Chapter Four: The morning drug run
Pablo Escobar would have more luck shifting this load of narcotics than the nurses today.
Six patients and 90 minutes later and the nurses are still trying to rouse half the patients here.
Christine’s insisting she doesn’t need the mega-dose of antibiotics for her infection because she’s a nurse and she knows it doesn’t work for her.
In the next moment she’s asking to have her appointment at the New Zealand cardiac centre changed, and can she call to change it.
Meanwhile Two-Tone cannot be woken in any way. Her silence the only indicator of her state of consciousness.
Overnight there’s been a huge thunderstorm. The man down the hall has been calling for his wife Carol, roaming the corridors with some determination to find her.
Night Stalker is also comatose having spent the night hovering over the sleepers.
No amount of prodding results in even a flicker of movement.
Christine wants to get out of bed again. A nurse maintains station at the bottom to prevent her. The nurses have swapped her bed with Two-tone so that they’re closer to the action.
Finally, the drug nurse arrives before me and starts to examine my stash bag of medication I’ve been faithfully taking twice a day.
I can identify what I need to take just by looking at the foil strip, but the nurse insists on removing each pill and the replacing the packet into the bag.
I call out the meds by their brand name but that’s no good here. I need to take a course in pharmacology.
Eventually I’m presented with a small paper cup of anonymous white pills of similar sizes. My bi-coloured MS capsule I know. That’s easy. But the others?
If I could out of the hospital onto the mean streets I could get something going here.
Chapter Five: Late night tales.
The fading light always seems to herald a change in character of my ward mates.
Two-tone had a new tune. The notes higher and longer. I couldn’t tell if she was more at peace but it was less annoying to my ear. No-one could wake her from her torpor during daylight. Night time really did bring her alive.
The doctors had prescribed Night Stalker a sleeping pill. She’d been unconscious most of the day.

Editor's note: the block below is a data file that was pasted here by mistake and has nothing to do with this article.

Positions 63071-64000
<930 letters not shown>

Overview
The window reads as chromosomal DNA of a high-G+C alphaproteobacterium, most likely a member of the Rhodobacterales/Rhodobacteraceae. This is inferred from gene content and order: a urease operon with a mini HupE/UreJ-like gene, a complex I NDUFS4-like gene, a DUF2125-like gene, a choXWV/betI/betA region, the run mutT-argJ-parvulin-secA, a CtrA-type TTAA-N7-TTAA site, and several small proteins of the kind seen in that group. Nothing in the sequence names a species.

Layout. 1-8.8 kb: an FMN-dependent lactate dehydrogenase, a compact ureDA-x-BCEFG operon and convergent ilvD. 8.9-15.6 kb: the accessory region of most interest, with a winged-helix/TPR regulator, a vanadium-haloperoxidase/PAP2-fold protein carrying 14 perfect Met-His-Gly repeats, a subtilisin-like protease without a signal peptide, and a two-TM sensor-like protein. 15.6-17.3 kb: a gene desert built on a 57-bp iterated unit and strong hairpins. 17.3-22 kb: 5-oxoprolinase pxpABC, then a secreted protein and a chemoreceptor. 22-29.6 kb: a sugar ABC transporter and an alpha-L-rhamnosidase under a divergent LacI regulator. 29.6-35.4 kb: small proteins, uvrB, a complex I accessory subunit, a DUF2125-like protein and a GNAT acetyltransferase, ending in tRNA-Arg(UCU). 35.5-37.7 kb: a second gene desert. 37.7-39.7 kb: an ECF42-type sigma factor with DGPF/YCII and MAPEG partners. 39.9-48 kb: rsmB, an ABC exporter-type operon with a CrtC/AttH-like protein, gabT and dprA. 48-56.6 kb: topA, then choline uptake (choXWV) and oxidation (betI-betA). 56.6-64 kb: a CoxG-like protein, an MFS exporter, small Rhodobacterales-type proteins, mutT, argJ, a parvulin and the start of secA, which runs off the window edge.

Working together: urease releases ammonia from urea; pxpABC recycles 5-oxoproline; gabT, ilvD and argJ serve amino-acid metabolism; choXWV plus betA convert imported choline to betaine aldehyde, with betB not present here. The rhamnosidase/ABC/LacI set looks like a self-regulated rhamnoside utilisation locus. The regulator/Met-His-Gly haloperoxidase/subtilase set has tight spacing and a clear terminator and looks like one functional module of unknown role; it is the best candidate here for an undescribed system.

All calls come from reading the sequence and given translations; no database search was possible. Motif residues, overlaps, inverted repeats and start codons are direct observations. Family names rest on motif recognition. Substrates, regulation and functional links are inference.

“We need to get you resting at night,” they said. Between the lines: so we can too.
But the drugs hadn’t taken effect yet because I watched as she counted OCD-like the pleats in the curtain surrounding her cubicle.
Once she’d entered she counted them on the inside. Then she’d re-emerge to collect another coffee.
No wonder she wasn’t sleeping. Even the hot brown hot liquid masquerading as coffee must contain some caffeine.
To my left, Christine was beginning to kick off. I’d heard her earlier telling the nurses that doctors thought she had dementia but she couldn’t believe that was correct.
Then she asked when her husband John was coming to drive her home.
Later after fighting off the nurses trying to prevent her getting out of bed calling for John to wake up.
As I tried to sleep, screaming: ‘HELP POLICE.’
Carol’s husband had clearly found her because he was quiet tonight, although I could just hear the sound of a wounded animal whimpering down the corridor.
As Christine kept the nurses engaged Hashimoto decided to make the night even more lively.
Her attempt to get up to shuffle to the loo ending with high speed onto the floor.
Lights on. Everyone awake. No point trying to shut my eyes really.
Later she told me of the loss of her daughter at eight weeks old.
My marriage didn’t survive, she said.
Chapter Six: The NHS diet.
You’d think that for all the lecturing Britons are given as a nation to eat our ‘Five a day’ hospitals at the very least would make a better effort to practice what they preach.
But judging by the vast array of mush on offer on the daily menus it is a physical impossibility to even come close to that number.
The day begins early with an offer of tea, brown liquid masquerading as coffee or hot chocolate which is really just cocoa flavoured sugar.
That’s pretty good, but as it’s sugar it should probably be banned.
Lunch: soup from a tin (high salt content), a salad with plastic cheese (plastic), slices of ham (isn’t that red/processed meat banned too?)
Moving vaguely to the veggie section: jacket potato. But that’s not really veggie because it’s starch.
Accompanied by beans, which should be banned for the methane content, tuna, ditto for the mercury level, or cheese, which should be banned for the cholesterol.
Onto the hot mains of slush: cottage pie, hot pot or macaroni cheese. A possible item with texture roast chicken breast, with the skin off, of course: high fat content.
More potatoes creamed or roast.
But, oh, a possible bit of green: vegetables of the day, straight out the tin.
Dessert more stodge: jam sponge, apple pie, rice pudding, jelly and ice cream.
So, not only do I feel like I’m on a mental ward I may be on a children’s one too
If it wasn’t for the FRESH fruit lady I can’t see how anyone could get a balanced diet.
Which makes it all the more laughable that I had a row with the nurse dispensing meds this morning over a vitamin D pill I keep in my drug bag for simplicity.
We have to prescribe it, she said, and have it in our system.
Why, I asked, I can hardly overdose on a vitamin pill I take because I can’t get outside and get naturally by sitting in the sun.
Later the food lady came round to take my order.
I joked about the appalling coffee.
I can get you some Nescafé sachets if you want. You just have to ask.